Afghan forces killed a regional Taliban commander and captured another one in the central Ghazni province, Defense Ministry said in a statement on Saturday.
The Afghan National Army (ANA) eliminated Mawlawi Abdul Basir, an important Taliban commander in Ghazni, and captured another one Mullah Kakar over the past 48 hours, the statement said.
However, it did not say how senior they ranked in the Taliban hierarchy.
Another five militants were also captured during the operation, which was launched on Thursday, and a number of arms and ammunitions were recovered, according to the statement.
The statement said four Afghan soldiers were killed and nine others injured in eastern and southern provinces of the country over the past three days.
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Commander Jalaluddin Haqqani is dead?
Pajhwok 06/16/2007 By Abdul Majid Arif
KHOST CITY - Intelligence officials in the southeastern Khost province said top Taliban commander Maulvi Jalaluddin Haqqani had died after protracted illness in the United Arab Emirates.
Haqqani's death was confirmed only two days after Taliban strongly rejected such reports. However, on Thursday, the militants said they did not know if he was alive or dead.
A commander of Maulvi Younus Khalis' Hezb-i-Islami during the era of jihad, Haqqani joined the Taliban and served as their minister for borders and tribal areas.
A senior intelligence official in Khost told Pajhwok Haqqani had passed away in Abu Dhabi some time back. One of his wives was a UAE national and he himself too, had the nationality of that country, said the official.
His body was yet to be buried, said the official, who based his statement on the secret reports received to the department.
Qari Yousaf Ahmadi and Zabeehullah Mujahid, the two men posing as spokesmen for the Taliban militants, neither confirmed nor rejected the claim by the Khost officials.
Haqqani had suffered serious injuries in an airstrike by the Coalition troops some three years back. Later he fell prey to Hepatitis C and his reported death is said to be caused by the deadly disease.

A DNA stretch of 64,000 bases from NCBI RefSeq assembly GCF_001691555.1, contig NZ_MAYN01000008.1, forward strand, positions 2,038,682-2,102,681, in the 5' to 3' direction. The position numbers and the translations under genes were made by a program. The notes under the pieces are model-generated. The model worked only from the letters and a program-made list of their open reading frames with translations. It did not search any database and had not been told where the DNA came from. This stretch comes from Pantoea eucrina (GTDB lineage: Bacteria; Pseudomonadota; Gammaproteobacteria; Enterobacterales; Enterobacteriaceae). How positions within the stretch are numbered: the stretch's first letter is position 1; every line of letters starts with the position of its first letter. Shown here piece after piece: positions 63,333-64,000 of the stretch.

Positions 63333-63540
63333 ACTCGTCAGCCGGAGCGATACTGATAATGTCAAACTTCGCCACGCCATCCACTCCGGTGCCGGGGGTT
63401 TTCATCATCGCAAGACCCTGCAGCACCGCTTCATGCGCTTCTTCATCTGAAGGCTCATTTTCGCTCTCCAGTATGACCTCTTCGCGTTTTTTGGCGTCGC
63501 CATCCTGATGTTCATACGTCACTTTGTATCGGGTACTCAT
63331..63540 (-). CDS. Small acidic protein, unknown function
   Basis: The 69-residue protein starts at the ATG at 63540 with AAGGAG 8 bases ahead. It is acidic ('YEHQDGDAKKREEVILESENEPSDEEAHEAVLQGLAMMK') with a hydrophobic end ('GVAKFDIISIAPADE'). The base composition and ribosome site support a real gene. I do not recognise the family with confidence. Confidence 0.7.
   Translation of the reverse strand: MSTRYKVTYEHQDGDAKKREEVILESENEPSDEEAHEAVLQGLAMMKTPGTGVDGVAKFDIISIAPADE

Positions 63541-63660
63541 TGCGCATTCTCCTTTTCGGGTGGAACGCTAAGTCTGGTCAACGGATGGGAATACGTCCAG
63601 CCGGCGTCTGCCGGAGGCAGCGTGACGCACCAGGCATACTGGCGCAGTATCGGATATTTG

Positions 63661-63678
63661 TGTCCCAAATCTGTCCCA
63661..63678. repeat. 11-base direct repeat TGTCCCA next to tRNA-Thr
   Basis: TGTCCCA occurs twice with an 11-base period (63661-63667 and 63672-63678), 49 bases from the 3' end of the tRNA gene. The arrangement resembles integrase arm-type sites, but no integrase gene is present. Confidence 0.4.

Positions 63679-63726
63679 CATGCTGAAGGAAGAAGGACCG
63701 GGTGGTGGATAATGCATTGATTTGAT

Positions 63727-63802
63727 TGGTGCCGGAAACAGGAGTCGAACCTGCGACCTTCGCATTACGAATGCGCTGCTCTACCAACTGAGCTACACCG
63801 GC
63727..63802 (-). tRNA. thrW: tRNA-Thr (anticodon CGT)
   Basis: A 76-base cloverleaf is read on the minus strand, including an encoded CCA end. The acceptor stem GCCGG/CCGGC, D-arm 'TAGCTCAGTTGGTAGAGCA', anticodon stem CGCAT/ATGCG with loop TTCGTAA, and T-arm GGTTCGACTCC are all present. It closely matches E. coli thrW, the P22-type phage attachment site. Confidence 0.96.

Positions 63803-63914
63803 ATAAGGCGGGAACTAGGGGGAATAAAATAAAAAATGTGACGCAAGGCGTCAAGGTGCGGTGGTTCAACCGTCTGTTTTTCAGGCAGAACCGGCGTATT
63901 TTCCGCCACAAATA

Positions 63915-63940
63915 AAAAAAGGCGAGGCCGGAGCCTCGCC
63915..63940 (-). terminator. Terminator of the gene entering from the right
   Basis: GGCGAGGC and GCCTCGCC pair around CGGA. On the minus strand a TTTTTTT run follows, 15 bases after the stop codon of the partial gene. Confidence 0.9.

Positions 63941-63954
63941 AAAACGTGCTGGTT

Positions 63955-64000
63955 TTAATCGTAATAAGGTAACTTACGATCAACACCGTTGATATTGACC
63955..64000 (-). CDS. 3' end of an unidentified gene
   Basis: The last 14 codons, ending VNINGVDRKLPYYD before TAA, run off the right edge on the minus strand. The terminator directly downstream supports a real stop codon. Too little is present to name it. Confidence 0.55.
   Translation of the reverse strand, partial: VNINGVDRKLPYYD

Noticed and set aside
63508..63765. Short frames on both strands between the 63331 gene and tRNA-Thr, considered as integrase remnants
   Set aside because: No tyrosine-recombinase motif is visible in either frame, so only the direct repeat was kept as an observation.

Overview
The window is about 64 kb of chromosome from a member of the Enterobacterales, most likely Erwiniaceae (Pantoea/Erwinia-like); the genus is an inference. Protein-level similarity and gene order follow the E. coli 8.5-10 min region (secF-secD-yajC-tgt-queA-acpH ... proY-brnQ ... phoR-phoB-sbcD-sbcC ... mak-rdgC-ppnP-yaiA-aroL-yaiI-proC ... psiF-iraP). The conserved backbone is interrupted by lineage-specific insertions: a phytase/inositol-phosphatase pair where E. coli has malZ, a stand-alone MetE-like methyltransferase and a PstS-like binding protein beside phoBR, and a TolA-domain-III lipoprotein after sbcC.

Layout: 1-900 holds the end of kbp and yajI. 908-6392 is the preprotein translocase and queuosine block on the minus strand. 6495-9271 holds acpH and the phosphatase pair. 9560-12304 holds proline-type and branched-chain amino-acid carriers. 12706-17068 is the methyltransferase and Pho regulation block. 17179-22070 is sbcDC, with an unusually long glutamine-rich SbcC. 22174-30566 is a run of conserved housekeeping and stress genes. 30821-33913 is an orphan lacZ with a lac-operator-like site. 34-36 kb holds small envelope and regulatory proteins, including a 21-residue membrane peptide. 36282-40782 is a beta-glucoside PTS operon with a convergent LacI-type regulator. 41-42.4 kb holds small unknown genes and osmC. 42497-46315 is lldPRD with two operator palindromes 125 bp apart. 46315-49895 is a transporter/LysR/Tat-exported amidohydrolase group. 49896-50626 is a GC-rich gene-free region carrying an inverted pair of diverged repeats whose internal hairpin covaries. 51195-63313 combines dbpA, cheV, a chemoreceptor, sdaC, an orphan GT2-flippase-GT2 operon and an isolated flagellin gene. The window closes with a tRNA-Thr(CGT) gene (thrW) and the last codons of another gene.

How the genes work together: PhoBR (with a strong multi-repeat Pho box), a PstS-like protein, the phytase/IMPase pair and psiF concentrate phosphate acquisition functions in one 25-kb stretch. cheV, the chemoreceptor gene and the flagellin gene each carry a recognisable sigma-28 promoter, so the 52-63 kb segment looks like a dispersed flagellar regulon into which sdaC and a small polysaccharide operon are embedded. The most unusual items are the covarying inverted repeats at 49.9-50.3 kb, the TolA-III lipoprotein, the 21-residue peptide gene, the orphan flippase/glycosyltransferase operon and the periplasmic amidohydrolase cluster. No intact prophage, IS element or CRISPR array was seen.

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Afghanistan: The winnable war
By Michael Fumento June 17, 2007 The Washington Times, DC
"This war is winnable." I can't say how often during my recent embed in the southern Afghanistan Province of Zabul, just north and east of Kandahar, I heard officers and noncoms say that. Implicit is that it's also losable; but what they really mean is winnable compared to Iraq.
Strange but true that Afghanistan -- with four major ethnic groups, two official languages, and almost countless lesser languages -- is far more of a proud, united nation than Iraq. They have Sunni and Shia, but their differences are just an excuse for a chat over chai tea.
Further, while it's way too early to say if the Iraqi "surge" is working, the much-anticipated massive Taliban spring offensive in Afghanistan has thus far proved more a trickle than a deluge.
Still, as I note in my article in the June 11 Weekly Standard, "The other war," it would be a mistake to assume time is on our side. Afghans seem to be losing patience with the war effort. While that may not help the Taliban (more than 90 percent of Afghans dislike them), it can certainly hinder President Hamid Karzai's efforts to keep the warlords at bay. It's warlords, not sectarianism, that pose the internal threat.
The most threatening is Gen. Abdul Rashid Dostum, a major Northern Alliance leader against the Taliban. Before that, he fought on the side of the Soviets and the communist government. Probably to undercut the government, which has essentially excluded him, he announced in May that he can raise an army and drive out the Taliban in six months.
Further, despite major setbacks this year, including the May 13 killing of Mullah Dadullah, a butcher frequently called "the military mastermind of the Taliban insurgency" whose headquarters were in Zabul, there have been increasing calls for negotiating with "moderate Taliban." This includes the Afghan senate itself, which has grown weary of the Taliban tactic of hiding their forces among civilians to cause the deaths of innocents from U.S. and NATO fire. Yet the enemy itself insists "moderate Taliban" is oxymoronic.